Esso exit ‘not ... a big deal,’ Aimia says

National Post (Latest Edition) - - FINANCIAL POST - Ro ss Ma row­its

MON­TREAL• The op­er­a­tor of Aero­plan is push­ing back at sug­ges­tions that Esso’s shift to the PC Op­ti­mum card could shake mem­ber con­fi­dence with the planned de­par­ture of Air Canada as a part­ner loom­ing in 2020.

“We un­der­stand the sen­ti­ment, but our mem­bers have stuck by us over the last year against oth­ers’ pre­dic­tions,” Ch­eryl Kim, Aimia Inc.’ s vice- pres­i­dent cor­po­rate rep­u­ta­tion and pub­lic af­fairs, wrote in an email. Loblaw Cos. Ltd. and Im­pe­rial Oil Ltd. an­nounced Tues­day they have signed a deal that will al­low PC Op­ti­mum mem­bers to earn points at more than 1,800 Esso gas sta­tions ef­fec­tive June 1.

Aimia said it is work­ing on a pro­mo­tion to earn more miles with ex­ist­ing part­ners and de­vel­op­ing a strat­egy for how the pro­gram will change once the long- term part­ner­ship with Air Canada ends. That in­cludes mov­ing to a model that is less re­liant on ex­clu­sive con­tracts and more travel- and ex­pe­ri­ence- cen­tric.

Kim said Esso is not a ma­te­rial con­trib­u­tor to Aimia’s fi­nan­cial re­sults and won’t af­fect the com­pany’s fi­nan­cial guid­ance or strat­egy.

“The num­ber of miles you earn on any par­tic­u­lar trans­ac­tion is pretty low so it’s re­ally not fi­nan­cially a big deal,” she said in an in­ter­view. She added that mem­bers con­tinue to be ac­tive as miles earned in­creased two per cent last year and re­demp­tions ticked only a bit higher.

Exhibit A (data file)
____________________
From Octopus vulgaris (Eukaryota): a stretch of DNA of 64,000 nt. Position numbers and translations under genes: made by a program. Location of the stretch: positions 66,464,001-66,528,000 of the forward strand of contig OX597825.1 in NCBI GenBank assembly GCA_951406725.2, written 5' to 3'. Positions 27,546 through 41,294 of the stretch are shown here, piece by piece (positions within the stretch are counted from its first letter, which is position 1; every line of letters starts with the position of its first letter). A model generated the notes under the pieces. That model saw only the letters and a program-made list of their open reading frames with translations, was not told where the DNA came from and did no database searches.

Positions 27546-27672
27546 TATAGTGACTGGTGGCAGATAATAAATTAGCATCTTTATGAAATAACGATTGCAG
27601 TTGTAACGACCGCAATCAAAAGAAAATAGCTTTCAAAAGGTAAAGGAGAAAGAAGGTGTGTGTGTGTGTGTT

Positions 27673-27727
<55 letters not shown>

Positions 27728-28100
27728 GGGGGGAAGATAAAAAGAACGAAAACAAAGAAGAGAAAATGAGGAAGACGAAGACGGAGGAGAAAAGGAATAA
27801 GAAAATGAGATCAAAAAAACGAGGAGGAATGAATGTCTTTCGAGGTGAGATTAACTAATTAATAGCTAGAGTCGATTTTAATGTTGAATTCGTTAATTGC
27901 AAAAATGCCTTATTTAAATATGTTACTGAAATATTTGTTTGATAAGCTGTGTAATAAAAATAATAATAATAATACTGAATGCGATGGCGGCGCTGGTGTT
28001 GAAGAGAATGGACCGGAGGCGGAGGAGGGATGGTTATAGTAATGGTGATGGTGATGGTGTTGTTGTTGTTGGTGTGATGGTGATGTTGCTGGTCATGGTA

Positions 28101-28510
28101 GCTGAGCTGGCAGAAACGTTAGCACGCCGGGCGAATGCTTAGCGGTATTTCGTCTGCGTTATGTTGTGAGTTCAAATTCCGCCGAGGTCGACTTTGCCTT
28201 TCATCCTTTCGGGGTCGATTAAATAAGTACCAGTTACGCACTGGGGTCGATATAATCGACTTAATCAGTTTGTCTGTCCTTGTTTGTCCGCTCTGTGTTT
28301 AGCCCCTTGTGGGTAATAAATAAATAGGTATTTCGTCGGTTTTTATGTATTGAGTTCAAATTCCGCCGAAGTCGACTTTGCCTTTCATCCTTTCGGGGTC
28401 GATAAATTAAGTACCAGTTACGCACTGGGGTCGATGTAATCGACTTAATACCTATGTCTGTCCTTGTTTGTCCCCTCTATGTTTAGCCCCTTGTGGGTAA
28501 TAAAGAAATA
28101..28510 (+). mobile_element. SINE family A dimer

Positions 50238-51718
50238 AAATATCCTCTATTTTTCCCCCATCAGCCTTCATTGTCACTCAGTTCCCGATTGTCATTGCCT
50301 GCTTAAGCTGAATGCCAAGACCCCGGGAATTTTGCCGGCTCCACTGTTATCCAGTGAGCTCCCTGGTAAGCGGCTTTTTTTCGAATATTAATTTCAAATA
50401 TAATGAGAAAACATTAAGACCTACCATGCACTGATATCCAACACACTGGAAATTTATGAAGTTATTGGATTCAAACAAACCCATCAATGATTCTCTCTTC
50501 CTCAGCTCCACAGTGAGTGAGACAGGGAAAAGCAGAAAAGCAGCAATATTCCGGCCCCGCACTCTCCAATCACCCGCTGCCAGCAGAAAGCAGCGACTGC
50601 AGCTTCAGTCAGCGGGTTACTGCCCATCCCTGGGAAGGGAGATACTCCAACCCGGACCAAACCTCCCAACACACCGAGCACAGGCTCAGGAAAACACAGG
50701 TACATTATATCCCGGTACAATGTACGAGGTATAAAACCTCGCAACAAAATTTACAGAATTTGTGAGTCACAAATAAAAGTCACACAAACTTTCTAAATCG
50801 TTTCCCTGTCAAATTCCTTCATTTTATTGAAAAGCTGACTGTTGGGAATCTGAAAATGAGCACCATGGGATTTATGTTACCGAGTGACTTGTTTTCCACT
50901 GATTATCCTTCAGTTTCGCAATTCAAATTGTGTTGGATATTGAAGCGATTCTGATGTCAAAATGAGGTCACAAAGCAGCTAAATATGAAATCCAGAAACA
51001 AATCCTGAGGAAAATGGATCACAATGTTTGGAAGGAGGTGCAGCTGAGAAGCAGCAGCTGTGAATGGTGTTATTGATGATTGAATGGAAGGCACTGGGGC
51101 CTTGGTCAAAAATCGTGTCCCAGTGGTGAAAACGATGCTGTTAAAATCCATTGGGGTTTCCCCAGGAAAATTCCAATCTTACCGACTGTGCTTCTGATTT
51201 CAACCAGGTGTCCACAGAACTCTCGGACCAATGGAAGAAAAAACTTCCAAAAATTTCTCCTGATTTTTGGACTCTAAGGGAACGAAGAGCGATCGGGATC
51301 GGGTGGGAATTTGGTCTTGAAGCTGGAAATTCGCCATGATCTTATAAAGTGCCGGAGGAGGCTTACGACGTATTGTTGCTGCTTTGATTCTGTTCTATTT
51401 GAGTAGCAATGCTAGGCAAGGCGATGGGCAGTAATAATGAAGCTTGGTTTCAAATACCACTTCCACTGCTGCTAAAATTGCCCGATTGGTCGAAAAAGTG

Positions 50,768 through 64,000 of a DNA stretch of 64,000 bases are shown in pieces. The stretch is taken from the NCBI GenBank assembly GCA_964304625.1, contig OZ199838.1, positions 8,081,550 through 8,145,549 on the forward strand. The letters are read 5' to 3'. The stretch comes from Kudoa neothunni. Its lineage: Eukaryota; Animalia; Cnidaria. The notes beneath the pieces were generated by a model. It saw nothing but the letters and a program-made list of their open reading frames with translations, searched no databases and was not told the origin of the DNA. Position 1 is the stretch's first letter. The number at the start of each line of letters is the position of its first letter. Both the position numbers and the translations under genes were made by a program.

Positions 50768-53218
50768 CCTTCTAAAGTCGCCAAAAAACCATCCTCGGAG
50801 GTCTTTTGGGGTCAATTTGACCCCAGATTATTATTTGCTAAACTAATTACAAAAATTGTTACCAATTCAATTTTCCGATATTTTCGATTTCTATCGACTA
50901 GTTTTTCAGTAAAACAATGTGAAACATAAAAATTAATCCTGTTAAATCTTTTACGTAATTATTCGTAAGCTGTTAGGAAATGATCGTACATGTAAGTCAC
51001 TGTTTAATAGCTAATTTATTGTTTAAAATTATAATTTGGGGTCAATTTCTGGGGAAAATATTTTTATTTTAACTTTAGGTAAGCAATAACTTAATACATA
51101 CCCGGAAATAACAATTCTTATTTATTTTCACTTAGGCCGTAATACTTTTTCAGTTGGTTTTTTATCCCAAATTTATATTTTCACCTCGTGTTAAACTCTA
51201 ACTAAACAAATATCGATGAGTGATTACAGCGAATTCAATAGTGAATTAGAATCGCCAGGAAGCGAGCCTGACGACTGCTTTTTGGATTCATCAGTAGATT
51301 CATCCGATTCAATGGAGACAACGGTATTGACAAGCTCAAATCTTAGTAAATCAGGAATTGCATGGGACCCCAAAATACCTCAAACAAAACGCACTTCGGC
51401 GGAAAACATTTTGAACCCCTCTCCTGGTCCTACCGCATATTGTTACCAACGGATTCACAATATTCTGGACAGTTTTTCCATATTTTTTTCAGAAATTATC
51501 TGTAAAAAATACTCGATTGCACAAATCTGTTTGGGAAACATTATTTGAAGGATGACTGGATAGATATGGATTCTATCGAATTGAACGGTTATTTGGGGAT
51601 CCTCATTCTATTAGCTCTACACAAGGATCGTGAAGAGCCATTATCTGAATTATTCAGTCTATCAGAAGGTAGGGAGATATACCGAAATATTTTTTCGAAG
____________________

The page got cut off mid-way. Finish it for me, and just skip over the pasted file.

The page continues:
Drew McReynolds of RBC Do­min­ion Se­cu­ri­ties said while Esso ac­counts for an undis­closed frac­tion of the 10- to 12- per- cent gross billings from non- fi­nan­cial and non- Air Canada part­ners, the min­i­mal fi­nan­cial im­pact doesn’t con­vey the over­all ef­fect on Aero­plan as it pre­pares for Air Canada’s exit.

“The op­tics of any ac­cu­mu­la­tion part­ner de­fec­tions be­tween now and 2020 are neg­a­tive in our view, mak­ing new Aero­plan part­ner an­nounce­ments be­tween now and 2020 that much more crit­i­cal to stem changes in mem­ber be­hav­iour,” he wrote in a re­port.

How­ever, Aero­plan has lost and gained part­ners be­fore, said Neil Lins­dell of In­dus­trial Al­liance Se­cu­ri­ties, who doubts Esso’s move will have an im­pact on what other part­ners might do.

“It’s not like some­body’s just dumped Aero­plan be­cause they don’t want to be as­so­ci­ated with it,” he said in an in­ter­view. “It’s that they’ve got a bet­ter com­pet­i­tive pro­gram that they want to work with and so they’re just mov­ing their fo­cus.”

Lins­dell said peo­ple shouldn’t ex­pect any de­tails about new air­line part­ners un­til mid-2019, at the ear­li­est.

He said Aimia’s board and man­age­ment could be on the hot seat April 27 from share­hold­ers up­set that Aimia’s share price has plum­meted to $ 1.53 from $ 8.93 in May 2017.

Newspapers in English

Newspapers from Canada

© PressReader. All rights reserved.